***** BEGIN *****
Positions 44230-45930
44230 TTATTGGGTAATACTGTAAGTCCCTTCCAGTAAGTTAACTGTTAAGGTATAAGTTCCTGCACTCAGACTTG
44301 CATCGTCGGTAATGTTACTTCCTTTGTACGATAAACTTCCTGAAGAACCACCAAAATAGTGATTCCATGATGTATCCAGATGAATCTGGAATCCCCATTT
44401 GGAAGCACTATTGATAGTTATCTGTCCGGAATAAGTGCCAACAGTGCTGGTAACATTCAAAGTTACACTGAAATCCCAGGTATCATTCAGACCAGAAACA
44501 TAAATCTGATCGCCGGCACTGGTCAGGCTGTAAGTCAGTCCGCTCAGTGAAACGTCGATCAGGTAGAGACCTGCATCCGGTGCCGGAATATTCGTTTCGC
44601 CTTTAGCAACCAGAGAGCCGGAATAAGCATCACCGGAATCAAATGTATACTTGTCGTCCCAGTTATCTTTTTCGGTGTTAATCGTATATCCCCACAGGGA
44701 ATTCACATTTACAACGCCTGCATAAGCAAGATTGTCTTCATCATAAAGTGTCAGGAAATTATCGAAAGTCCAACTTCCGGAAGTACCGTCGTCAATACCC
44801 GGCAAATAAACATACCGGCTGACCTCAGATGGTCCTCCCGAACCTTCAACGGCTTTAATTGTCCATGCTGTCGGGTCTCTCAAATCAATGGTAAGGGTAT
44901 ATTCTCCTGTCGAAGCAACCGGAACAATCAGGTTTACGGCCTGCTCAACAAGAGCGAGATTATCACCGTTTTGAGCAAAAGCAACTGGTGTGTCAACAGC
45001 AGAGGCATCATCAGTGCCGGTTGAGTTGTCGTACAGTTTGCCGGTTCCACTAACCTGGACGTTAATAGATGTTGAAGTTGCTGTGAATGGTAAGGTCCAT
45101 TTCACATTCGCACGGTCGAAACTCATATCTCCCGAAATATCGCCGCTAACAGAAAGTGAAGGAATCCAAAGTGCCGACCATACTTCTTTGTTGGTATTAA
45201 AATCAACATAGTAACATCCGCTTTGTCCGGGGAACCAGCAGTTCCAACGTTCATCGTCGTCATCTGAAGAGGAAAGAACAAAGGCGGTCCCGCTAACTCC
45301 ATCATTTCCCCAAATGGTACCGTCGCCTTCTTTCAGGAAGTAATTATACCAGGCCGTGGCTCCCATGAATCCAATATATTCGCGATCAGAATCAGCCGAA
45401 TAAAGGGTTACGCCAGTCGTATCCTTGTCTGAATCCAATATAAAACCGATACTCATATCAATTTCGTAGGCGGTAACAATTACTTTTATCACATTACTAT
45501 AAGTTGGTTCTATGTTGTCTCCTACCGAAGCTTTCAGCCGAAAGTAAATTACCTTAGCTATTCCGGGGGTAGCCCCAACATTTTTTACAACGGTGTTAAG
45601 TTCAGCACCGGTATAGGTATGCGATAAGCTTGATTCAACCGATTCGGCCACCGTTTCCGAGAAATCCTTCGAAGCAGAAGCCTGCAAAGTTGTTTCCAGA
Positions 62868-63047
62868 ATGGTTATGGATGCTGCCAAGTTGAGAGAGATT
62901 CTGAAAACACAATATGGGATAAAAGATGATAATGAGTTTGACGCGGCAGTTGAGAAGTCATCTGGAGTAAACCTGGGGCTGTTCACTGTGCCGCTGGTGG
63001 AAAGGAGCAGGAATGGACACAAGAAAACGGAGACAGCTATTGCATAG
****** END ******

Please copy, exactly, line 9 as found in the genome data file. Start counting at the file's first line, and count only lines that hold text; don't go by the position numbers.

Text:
44901 ATTCTCCTGTCGAAGCAACCGGAACAATCAGGTTTACGGCCTGCTCAACAAGAGCGAGATTATCACCGTTTTGAGCAAAAGCAACTGGTGTGTCAACAGC